Even if you can't use your cute analogy in a Very Formal Written Document, it is a useful exercise for focusing your thinking.

For example, for my work I have the "please ask me more" accessible answer, and the "please don't ask me more" inaccessible answer. I use them depending on my mood.

So if I want to be friendly and show what a generous martyr I am:

Me: "I work on X disease (which affects your grandmother and killed your cat last year)"
Them: "Really! What exactly do you do?"

If I want people to leave me alone:

Me: "I work on bloggedy-ology thing you've never heard of" and I make no effort to explain what that is.
Them: "Oh" (and then walk away).

So you see what I mean? The same thing happens with writing. You want people to understand enough that they feel engaged and want to know the answers to the obvious questions (which you fed them)!

So this "talking to strangers" exercise will help you answer the following questions:

1. What is the coolest thing I did in science
2. Why should anybody care
3. What is the one thing I want them to remember when I am done talking about this

Even better is to explain it to someone, say a non-scientist or a younger student (undergrads are great for this!) and then listen to them explain it to a third person.

Yes, it will be awkward and probably comical at first. But it will help you understand how to teach your subject, which is essentially what you're doing when you write about it.

You are teaching what you did, why it is cool, why they should care, and what is the take-home message.

You just happen to be doing it on paper in a relatively stylized and potentially soon-to-be-outdated format. ;-)

3b. but only if I am not under major stress (because they are important people, because there is only little time, because I am having a major self-confidence crisis)

Okay, this is a separate issue. Who are these so-called "important people"? Don't talk to them yet.

Like I said, find other people. Talk to your family, your dog, your neighbor. Talk to a tree. Seriously. I always practice my talks alone before I give them, and I always talk about my work before I write it up. This means my laptop monitor has heard a lot of my random babbling (and it still loves me! Awww).

It also means I get a lot of my awkwardness out before I talk to real people, especially before I talk to important people.

You think articulate people are always articulate? No way, no how. The best speakers and writers I know all practice, practice, practice what they will say, and they edit how they will say it.

Then, when you get some of that precious quality time with Important People, you won't be shy because you'll be well-rehearsed and comfortable talking about your work in a succinct little soundbite (theoretically, anyway).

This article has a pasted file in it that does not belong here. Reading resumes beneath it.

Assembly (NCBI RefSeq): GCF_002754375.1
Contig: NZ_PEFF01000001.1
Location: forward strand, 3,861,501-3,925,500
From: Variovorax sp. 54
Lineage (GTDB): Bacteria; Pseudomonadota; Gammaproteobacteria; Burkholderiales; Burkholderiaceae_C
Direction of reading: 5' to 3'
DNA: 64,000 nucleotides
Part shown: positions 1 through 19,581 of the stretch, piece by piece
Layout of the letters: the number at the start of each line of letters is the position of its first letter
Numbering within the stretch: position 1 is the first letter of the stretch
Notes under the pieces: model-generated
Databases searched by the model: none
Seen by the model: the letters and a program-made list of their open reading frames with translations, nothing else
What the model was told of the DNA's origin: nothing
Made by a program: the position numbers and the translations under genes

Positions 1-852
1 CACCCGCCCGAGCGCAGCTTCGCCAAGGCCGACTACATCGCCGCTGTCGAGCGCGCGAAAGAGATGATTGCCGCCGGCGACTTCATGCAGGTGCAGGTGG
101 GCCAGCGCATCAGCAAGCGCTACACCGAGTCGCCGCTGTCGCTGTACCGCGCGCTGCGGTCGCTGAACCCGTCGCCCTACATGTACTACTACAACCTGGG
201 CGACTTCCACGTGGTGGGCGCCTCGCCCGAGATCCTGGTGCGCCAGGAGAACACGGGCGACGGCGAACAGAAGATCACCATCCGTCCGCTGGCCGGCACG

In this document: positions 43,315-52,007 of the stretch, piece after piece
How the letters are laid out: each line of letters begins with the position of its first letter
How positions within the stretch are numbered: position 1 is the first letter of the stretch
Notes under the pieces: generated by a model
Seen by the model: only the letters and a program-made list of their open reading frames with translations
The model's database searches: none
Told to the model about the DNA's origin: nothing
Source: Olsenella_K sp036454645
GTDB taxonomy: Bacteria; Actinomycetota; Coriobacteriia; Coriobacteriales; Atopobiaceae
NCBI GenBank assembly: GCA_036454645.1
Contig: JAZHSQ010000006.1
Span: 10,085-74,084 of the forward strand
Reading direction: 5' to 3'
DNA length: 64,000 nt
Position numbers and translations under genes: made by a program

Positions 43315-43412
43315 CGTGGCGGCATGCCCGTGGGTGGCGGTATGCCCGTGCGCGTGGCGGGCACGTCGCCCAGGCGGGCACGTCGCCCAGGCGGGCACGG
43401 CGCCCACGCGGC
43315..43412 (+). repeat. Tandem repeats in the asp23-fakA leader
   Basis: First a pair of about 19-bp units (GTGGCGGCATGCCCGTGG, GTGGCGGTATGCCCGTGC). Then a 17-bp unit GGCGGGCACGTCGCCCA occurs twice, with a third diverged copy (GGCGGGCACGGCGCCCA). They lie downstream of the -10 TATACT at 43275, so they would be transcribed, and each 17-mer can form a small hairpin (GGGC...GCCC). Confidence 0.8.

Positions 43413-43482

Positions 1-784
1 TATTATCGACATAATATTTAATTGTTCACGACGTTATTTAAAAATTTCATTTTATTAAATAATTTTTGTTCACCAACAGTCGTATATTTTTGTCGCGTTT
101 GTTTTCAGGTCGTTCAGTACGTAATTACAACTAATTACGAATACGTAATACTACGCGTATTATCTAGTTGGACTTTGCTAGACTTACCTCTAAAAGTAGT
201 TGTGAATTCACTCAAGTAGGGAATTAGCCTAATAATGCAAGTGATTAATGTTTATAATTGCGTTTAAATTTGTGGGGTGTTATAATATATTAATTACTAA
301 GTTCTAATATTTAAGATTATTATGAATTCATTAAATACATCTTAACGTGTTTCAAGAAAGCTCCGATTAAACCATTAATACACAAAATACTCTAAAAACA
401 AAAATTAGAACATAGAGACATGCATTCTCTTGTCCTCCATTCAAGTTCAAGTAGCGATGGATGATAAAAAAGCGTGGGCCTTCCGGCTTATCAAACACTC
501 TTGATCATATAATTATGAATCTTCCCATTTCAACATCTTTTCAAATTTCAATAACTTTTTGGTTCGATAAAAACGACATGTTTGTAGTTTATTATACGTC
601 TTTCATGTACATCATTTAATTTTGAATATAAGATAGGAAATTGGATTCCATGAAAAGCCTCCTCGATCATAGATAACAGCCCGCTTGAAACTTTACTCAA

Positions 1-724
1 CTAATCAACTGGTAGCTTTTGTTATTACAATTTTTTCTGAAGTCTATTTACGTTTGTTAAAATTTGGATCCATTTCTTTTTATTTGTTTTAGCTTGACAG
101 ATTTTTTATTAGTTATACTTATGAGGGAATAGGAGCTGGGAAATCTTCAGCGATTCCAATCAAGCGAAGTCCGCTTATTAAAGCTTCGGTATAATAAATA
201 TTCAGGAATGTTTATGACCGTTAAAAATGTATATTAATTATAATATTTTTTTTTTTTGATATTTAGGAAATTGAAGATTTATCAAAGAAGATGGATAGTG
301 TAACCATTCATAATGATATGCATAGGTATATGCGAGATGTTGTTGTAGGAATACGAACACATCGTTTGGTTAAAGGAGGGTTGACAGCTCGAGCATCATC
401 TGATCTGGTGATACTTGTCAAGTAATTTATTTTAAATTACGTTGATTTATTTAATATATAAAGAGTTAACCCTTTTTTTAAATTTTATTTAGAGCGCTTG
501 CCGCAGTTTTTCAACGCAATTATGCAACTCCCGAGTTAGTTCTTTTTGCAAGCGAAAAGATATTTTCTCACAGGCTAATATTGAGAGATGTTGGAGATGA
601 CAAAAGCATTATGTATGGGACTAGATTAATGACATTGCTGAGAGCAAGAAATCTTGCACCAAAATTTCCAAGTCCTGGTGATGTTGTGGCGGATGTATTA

4. also, because I feel I should be able to do it just like that, I probably also spend far too little time on structuring and writing well formulated sentences than I should.... (well my fault really).

This is not really how it's done. The best, most efficient writers I know all do a "vomit" draft, written conversationally just like you wrote this comment. Just the way you would talk to a friend.

Then you go back and see if the logic makes any sense. See if you skipped over things and didn't spell them out.

Then you go back and spell everything out.

Then you go back and see if all the missing bits are really filled in, or if you missed a few more. And then you fill those in.

At the VERY END, you go back and work on re-structuring your sentences.

But plan on several rounds of drafts and editing, editing and drafts.

Structuring your sentences will not help with the overall organization if you're getting ahead of yourself and not spelling things out. Gotta see the forest for the trees. Then you come back later and fill in the veins on the leaves.

Oh, and one final point, now that I've droned on and on and on.

There are many kinds of writers, but it is VERY hard to find good editors. If your advisor is saying "not so good", that is not constructive feedback. That is vague, negative criticism without specific suggestions for how to improve!

Personally, I am on the warpath against these PIs who think that re-writing every sentence is "teaching". ARGH!

There are some good books about how to be your own best editor, so I recommend starting there. Also, consider asking some other not-too-important but friendly people to give you feedback about where you're making sense and where you are going off on tangents.

There endeth the lecture. Go forth and scribble!

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Saturday, October 10, 2009

Sleep is for those with job security.

Lately I am having the rage again. You know, the one about how come that guy gets to do nothing and have every one of his wishes fulfilled, and I have been working my ass off only to be told NO to even the most minor, reasonable request?